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Ecopsychology is a relatively new term, made popular by Theodore Roszak in his influential book The Voice of the Earth (2002). Roszak wanted to ‘…bridge our culture’s long-standing, historical gulf between the psychological and the ecological, to see the needs of the planet and the person as a continuum’. Ecopsychology is therefore usually seen as being the study of the interactive relationships between humans and the environment – a combination of the approaches of psychology and ecology. Put more simply, it looks at the many, complex connections between people and the world they live in, especially in terms of mental and physical well-being.

Ecopsychologists think that the connections we have with the rest of the natural world are a fundamental part of who we are, and that we need exposure to natural environments in some form or another to remain healthy. And the research supports this idea: simply looking at images of nature is enough to make your body relax and improve your ability to concentrate (even if you think you’re not a nature lover!), while actually being in a natural setting boosts your body’s natural immunity, lowers stress and appears to be a useful antidepressant!

How does this work? In part, it may be due to our having evolved in a natural environment. Over millions of years, our senses developed to help us find food and good places to live, to recognise the types of plants and landscapes that would keep us healthy and comfortable. Our bodies are adapted to be in such settings, and natural shapes, patterns, sounds and smells are the ones that we still find it easiest to have around us (unlike modern day urban environments, which tend to mostly artificial straight lines, disconnected sounds and strong smells).

The researcher E.O. Wilson thinks that humans, along with other animals, are born with a ‘biophilia’: a tendency to focus on things that are, or appear to be, alive. Think of how we feel and behave when we allow ourselves to come into contact with the unspoilt natural world: we’re entranced, fascinated and sometimes filled with awe. You only have to watch young children splash in puddles, follow insects around the garden or be irresistibly compelled to see what that really squishy mud feels like to know that this isn’t something we have to learn but something that comes from inside.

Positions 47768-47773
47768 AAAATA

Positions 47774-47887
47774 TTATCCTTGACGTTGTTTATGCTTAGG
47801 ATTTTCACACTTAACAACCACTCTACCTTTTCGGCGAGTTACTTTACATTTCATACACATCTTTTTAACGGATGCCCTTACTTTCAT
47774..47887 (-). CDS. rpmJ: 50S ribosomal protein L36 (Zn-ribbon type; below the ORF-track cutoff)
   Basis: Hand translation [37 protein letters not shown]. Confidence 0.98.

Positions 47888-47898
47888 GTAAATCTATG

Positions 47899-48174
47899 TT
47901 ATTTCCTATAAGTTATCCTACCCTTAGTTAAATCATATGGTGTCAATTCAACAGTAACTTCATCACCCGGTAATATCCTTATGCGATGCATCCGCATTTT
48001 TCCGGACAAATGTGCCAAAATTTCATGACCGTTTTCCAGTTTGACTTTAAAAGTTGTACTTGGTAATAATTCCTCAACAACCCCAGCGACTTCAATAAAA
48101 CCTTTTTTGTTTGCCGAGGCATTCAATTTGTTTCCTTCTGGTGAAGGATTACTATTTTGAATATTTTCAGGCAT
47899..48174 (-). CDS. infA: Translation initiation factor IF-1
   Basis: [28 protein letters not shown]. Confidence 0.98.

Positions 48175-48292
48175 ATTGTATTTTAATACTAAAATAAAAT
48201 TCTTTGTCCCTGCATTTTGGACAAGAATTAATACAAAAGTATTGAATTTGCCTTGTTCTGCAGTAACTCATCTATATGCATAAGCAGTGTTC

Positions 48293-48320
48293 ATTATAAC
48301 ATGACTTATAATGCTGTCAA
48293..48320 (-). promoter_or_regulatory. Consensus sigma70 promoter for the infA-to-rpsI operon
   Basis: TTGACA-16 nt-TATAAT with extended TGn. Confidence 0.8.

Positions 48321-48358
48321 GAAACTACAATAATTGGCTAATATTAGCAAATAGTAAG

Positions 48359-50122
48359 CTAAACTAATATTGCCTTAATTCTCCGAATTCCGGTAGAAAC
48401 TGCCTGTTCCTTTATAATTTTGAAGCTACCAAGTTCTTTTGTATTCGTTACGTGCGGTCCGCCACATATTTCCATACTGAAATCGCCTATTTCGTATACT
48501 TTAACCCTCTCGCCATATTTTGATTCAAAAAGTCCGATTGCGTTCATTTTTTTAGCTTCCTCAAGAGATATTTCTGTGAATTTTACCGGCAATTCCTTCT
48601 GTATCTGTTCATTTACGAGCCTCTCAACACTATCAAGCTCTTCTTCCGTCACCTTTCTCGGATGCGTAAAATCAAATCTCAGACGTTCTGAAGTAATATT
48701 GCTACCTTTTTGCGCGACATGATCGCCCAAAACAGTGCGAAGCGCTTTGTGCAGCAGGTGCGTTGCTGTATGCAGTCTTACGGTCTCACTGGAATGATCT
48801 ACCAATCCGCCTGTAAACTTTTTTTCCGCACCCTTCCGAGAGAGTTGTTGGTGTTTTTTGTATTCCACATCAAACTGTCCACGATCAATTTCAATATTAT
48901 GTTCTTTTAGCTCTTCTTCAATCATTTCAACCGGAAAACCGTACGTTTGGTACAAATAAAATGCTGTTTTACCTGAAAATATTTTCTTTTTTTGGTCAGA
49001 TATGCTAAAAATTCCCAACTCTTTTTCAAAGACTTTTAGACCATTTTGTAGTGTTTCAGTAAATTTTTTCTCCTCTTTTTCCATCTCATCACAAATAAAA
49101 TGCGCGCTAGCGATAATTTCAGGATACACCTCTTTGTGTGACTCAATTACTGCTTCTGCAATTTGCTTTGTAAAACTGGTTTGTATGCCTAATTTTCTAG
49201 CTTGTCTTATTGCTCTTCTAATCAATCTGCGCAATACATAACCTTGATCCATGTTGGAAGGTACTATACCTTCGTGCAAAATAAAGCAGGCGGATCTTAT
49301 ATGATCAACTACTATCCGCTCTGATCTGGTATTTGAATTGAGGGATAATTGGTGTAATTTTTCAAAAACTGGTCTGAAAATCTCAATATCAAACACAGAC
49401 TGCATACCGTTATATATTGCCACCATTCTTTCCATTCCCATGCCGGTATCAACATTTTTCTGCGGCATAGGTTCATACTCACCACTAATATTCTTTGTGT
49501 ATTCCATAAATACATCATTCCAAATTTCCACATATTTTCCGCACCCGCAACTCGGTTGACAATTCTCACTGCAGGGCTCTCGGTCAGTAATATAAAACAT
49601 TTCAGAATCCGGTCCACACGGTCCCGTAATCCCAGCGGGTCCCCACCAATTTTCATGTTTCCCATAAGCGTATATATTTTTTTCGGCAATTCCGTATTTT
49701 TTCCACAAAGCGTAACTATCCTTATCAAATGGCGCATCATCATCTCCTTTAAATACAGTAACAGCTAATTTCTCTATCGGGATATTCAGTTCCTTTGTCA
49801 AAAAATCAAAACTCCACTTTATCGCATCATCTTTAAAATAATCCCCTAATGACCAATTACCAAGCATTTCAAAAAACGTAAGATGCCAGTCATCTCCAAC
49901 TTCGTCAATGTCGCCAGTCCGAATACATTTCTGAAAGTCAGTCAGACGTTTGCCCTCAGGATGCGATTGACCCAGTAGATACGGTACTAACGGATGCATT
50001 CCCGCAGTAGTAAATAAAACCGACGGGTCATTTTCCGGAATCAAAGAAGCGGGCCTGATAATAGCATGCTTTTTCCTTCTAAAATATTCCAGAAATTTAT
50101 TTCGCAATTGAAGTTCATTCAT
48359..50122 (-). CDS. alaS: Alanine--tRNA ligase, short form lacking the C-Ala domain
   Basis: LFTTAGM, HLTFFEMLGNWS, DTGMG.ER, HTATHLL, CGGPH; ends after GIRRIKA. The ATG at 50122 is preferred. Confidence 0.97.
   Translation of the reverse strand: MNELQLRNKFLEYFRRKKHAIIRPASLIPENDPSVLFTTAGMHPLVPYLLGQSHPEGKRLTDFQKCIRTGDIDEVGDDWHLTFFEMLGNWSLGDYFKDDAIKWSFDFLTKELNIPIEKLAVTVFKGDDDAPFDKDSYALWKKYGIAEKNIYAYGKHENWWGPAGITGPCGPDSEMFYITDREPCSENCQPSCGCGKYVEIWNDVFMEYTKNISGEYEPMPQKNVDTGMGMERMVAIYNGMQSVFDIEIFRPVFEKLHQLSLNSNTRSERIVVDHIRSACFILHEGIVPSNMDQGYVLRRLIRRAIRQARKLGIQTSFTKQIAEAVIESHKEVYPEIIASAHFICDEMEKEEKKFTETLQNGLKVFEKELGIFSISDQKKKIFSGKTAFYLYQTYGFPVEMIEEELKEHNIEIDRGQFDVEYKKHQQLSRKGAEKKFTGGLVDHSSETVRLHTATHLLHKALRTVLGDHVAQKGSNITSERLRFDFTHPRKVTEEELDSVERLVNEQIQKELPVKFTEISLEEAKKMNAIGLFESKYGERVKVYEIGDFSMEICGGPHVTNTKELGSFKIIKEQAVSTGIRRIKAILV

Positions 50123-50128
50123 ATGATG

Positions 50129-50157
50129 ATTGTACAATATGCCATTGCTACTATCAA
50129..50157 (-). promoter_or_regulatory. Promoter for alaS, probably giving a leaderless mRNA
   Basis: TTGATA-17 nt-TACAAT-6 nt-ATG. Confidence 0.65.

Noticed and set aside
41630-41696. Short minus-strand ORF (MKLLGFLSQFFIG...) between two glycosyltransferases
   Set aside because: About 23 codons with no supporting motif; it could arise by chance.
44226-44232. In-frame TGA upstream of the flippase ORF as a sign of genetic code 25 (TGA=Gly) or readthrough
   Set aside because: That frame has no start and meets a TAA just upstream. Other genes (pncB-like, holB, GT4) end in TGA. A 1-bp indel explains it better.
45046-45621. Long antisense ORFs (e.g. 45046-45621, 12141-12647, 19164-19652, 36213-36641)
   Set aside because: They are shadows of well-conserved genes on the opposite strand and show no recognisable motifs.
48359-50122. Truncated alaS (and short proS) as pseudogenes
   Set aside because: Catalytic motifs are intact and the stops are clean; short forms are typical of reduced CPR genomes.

‘The repression of the ecological unconscious is the deepest root of the madness inherent in western industrial society…..we need to heal the fundamental alienation between humanity and the earth’  Theodore Roszak


‘This we know: the earth does not belong to man, man belongs to the earth. This we know. All things are connected like the blood which unites one family. Humankind has not woven the web of life. We are but one thread within it. Whatever we do to the earth, we do to ourselves. All things are bound together. All things connect.’ Chief Seattle


For further reading:

Buzzell, L. & Chalquist, C. (eds.) (2009). Ecotherapy: healing with nature in mind.

Roszak, T. (new edition 2002). The voice of the Earth: an exploration of ecopsychology. USA (1st published 1992).

Roszak, T., Gomes, M. & Kanner, A. (eds.) (1995). Ecopsychology: restoring the Earth, healing the mind.


Ecopsychology, health and community
The horticultural nursery as restorative environment